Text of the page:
Ethics Statement

The majority of the specimens used in this study are part of the California Academy of Sciences Invertebrate Zoology (CASIZ) collection. We had the permission of CASIZ to take tissue samples from specimens for DNA analysis. As stated in the CASIZ collections policy: ‘No specimens will be accessioned without adequate labeling, collection notes, field notes, or other locality information, nor without appropriate legal documentation (collecting permits, export permits from country of origin, etc.) when applicable.’ We also included DNA extracted for five specimens currently deposited in the Museum National d'Histoire Naturelle (Paris Museum) and the Western Australian Museum. These tissues samples were collected during joint field trips under the agreement that the tissue could be sequenced at the California Academy of Sciences, while the specimens would remain at the respective museum. All other data used is from GenBank or the Moorea BioCode Database.

Preservation, Extraction and Amplification

Most of our samples were collected especially for molecular work and were preserved accordingly, either in 95% ETOH, SED buffer (saturated NaCl solution with EDTA and DMSO) or frozen. In addition to the specimens collected specifically for molecular study, we were also able to use museum material that was, either preserved in 70–75% EtOH or the original fixation method is unknown.

DNA extraction and PCR amplification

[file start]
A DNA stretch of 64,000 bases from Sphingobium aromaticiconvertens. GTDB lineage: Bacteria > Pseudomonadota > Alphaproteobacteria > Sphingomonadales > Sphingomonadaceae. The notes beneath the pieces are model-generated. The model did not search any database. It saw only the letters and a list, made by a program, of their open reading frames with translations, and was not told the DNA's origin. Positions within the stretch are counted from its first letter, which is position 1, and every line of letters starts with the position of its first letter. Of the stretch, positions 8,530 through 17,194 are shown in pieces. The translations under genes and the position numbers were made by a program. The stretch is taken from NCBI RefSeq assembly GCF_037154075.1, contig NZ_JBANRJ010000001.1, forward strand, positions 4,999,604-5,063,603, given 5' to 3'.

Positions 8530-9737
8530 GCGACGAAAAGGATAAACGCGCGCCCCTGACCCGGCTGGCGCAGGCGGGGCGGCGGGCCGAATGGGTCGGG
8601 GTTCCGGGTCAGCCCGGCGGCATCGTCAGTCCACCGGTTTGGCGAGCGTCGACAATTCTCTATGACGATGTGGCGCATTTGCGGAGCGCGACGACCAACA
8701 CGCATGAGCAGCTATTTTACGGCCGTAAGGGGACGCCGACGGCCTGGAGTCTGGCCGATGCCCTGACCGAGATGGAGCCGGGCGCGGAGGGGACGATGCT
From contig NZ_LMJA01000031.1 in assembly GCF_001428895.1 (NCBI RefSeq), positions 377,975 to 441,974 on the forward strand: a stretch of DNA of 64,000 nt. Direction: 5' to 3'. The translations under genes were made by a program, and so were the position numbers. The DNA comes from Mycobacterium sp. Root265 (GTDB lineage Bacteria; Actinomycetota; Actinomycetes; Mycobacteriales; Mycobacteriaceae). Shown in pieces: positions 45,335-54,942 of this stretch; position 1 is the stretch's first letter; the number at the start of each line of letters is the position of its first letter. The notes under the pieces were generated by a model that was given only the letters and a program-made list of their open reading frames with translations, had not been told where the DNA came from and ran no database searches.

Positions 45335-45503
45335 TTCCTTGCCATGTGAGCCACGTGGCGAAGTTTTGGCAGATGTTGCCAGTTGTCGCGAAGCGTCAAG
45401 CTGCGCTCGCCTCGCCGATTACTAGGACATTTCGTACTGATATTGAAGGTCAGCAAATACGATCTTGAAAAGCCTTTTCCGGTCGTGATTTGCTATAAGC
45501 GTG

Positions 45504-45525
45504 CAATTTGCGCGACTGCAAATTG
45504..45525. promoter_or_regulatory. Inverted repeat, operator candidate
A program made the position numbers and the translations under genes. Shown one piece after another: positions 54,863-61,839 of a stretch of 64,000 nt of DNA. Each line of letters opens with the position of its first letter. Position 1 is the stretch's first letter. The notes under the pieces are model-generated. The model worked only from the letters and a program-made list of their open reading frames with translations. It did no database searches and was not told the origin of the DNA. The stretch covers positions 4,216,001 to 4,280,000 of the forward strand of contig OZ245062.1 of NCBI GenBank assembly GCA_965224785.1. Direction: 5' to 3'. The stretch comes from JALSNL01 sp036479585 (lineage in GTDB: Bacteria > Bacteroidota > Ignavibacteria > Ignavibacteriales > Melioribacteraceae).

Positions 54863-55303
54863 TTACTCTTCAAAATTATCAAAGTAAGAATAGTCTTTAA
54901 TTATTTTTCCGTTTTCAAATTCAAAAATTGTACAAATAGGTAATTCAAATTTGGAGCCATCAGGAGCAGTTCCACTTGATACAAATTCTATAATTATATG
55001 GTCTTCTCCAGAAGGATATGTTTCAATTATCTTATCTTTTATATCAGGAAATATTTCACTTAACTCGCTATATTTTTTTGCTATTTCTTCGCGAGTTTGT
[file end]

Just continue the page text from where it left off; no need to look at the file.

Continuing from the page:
We initially used standard phenol-cholorform extractions [42], [43] to extract genomic DNA and also used the Dneasy spin column extraction method (Qiagen) to extract genomic DNA from the majority of our samples. We used universal primers to amplify, using PCR, double-stranded products from both the cytochrome oxidase 1 (COI) and 16S mitochondrial genes. We targeted a 658 bp fragment of COI using Folmer et al's [44] universal primers and for 16s sequences, We used Palumbi's [45] 16Sar and 16Sbr primers. We carried out the polymerase chain reaction in 25 µL reactions with one µL of genomic DNA template. We used the second (200 µL) elution from my extractions in Dneasy AE buffer as the DNA template in most reactions. If the amplification was difficult we used one µL of the first elution. For the phenol-cloroform and chelex extractions, we used dilutions of 1∶25 or 1∶50. No matter the extraction method used, we included 2.5 µL of 10× PCR buffer, 0.5 µL dNTPs (10 mM stock), 0.25 µL of each primer (25 uM stock), 0.75–0.85 µL MgCl (50 mM stock), 0.25 µL Taq (5 units/µL )-Apex, Biolase,USB HotStart- and 19.5 µL of ddH2O in each reaction tube. We ran all of the reactions on a BioRad MyCycler™ Thermocycler (software version 1.065, Bio-Rad Laboratories). COI segments were amplified with the following parameters: an initial denaturation at 94°C for three minutes, then, 39 cycles of denaturation at 94°C for 30 seconds; annealing at 46°C for 30 seconds; extension at 72°C for 60 seconds, these cycles were followed by extension at 72°C for five minutes. Partial 16s sequences were amplified with the following parameters: an initial denaturation at 94°C for three minutes, then 39 cycles of denaturation at 94°C for 30 seconds; annealing at 50–52°C for 30 seconds; extension at 72°C for 60 seconds, these cycles were followed by extension at 72°C for five minutes and 25°C for 60 seconds. We used electrophoresis to view PCR products on 0.8% TBE or TAE agarose gel stained with ethidium bromide. We cleaned successful PCR products with ExoSap-It (USB Scientific) following each product's standard protocol.